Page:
The Story’s Already Been Told: How News Reporting Can Impact Defense and Trial Strategy

At 1:22 a.m. on June 24, 2021, the 12-story Champlain Towers condominium in Surfside, Florida stunningly collapsed without warning while its owners and tenants slept.[1]  Ninety-eight (98) occupants perished and those that survived did so with little more than the clothes on their back.[2]  The building’s north portion completely collapsed, and the remaining structure was unstable and uninhabitable.  After an extensive search and rescue mission, on July 4, 2021, the remaining portion of the building was razed completely.[3]

The collapse of the Champlain Towers not only impacted the immediate Surfside community in Miami-Dade County, Florida, but the story drew nationwide – even international – coverage.  Though natural disasters that wreak havoc and cause unfortunate human loss are a somewhat regular occurrence, rarely – especially in the developed world – does a structure the size of the 12-story Champlain Towers collapse.  Indeed, arguably no such similar event had occurred since 1981 when the Hyatt Regency Skywalk collapsed during a party inside the Hyatt Regency hotel in Kansas City, Missouri, killing 114 people and injuring over 200 others.[4]

In the immediate aftermath of the collapse, focus turned to the cause.  Most prominently, the local and national media offered camera time to forensic consultants, structural engineers, witnesses, and others to hypothesize as to the cause of the collapse, initially without basis, and definitely without consensus.[5]  That the building was razed in the days following the collapse and the debris removed only intensified the speculatory nature of the proverbial search for fault.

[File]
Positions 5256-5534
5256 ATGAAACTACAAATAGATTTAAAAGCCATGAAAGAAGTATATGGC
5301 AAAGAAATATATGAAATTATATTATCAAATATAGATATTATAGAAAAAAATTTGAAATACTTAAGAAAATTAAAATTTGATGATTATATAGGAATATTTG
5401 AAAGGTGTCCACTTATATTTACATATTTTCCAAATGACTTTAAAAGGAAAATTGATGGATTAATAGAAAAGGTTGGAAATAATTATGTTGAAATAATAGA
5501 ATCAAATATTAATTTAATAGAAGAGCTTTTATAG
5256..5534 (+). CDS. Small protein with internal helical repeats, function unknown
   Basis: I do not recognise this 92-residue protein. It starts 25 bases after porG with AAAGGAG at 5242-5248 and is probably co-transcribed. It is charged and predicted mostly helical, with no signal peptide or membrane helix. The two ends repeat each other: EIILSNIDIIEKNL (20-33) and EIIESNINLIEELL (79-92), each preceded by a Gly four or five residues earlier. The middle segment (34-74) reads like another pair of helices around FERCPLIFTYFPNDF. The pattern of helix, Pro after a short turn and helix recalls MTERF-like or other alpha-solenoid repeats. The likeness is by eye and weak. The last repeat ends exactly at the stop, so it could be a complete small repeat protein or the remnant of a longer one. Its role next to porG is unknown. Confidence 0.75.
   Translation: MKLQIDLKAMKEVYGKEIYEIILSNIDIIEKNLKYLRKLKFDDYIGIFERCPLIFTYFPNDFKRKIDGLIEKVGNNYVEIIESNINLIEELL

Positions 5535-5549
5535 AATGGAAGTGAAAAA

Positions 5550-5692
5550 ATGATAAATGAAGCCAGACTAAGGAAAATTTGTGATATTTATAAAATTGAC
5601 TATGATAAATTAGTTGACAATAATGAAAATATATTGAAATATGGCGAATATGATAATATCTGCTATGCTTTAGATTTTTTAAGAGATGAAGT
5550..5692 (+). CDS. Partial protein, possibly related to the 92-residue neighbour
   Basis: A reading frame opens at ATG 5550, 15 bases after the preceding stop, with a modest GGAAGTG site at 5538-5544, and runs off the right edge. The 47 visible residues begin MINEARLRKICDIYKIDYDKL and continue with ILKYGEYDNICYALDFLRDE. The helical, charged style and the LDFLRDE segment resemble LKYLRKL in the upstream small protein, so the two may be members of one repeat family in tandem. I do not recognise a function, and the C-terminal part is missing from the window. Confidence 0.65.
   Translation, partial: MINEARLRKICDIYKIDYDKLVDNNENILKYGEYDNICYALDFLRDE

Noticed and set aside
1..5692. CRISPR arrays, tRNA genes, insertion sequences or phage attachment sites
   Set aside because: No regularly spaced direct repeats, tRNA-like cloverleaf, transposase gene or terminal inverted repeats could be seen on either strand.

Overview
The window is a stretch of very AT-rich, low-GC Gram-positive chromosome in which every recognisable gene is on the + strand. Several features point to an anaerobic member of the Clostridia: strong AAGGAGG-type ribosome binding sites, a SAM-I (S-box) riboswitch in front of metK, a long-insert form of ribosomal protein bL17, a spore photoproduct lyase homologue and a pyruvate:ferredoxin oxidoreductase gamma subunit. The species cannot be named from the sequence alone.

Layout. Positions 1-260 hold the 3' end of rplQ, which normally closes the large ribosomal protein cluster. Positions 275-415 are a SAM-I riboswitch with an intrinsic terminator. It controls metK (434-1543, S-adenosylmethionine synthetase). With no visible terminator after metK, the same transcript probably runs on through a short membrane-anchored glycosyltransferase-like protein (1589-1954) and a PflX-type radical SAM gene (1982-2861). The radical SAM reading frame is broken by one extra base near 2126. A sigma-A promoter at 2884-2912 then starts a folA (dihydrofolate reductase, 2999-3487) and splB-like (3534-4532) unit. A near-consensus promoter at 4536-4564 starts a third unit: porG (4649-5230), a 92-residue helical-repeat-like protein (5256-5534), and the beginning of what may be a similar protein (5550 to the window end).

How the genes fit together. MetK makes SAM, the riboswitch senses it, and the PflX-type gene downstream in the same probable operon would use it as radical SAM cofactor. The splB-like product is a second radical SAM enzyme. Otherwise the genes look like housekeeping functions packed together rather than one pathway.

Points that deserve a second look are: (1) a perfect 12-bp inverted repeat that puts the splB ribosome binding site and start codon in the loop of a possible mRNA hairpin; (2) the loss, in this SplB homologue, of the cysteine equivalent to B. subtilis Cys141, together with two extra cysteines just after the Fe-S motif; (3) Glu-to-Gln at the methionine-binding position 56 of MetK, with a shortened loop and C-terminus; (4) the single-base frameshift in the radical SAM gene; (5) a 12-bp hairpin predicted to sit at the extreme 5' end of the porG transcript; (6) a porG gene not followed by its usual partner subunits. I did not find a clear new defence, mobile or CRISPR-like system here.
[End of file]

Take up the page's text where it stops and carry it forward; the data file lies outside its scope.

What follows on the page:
Beyond cause, compensation to the survivors and the estates of the deceased became the prevalent conversation. Miami-Dade Circuit Court Judge Michael Hanzman was appointed to preside over the cases arising from the collapse.  Judge Hanzman then appointed a receiver to oversee the condominium association’s finances and a mediator to try and resolve suits and potential claims of survivors and estates with wrongful death claims.[6]  Currently, it is believed that there is at least $170 million in potential compensation, funded through $50 million in insurance coverage tendered by the Champlain Towers Condominium Association and $120 million anticipated to be raised through the sale of the property.[7]  Other targets, including the Association’s engineering consultant, the Association’s law firm, and the developer of the condominium tower built on an adjacent parcel between 2016 and 2019 are still potential sources of damages through claims under consideration.[8]  Yet, some plaintiffs’ lawyers have estimated it would take $1 billion to fairly compensate all of the victims of the collapse.[9]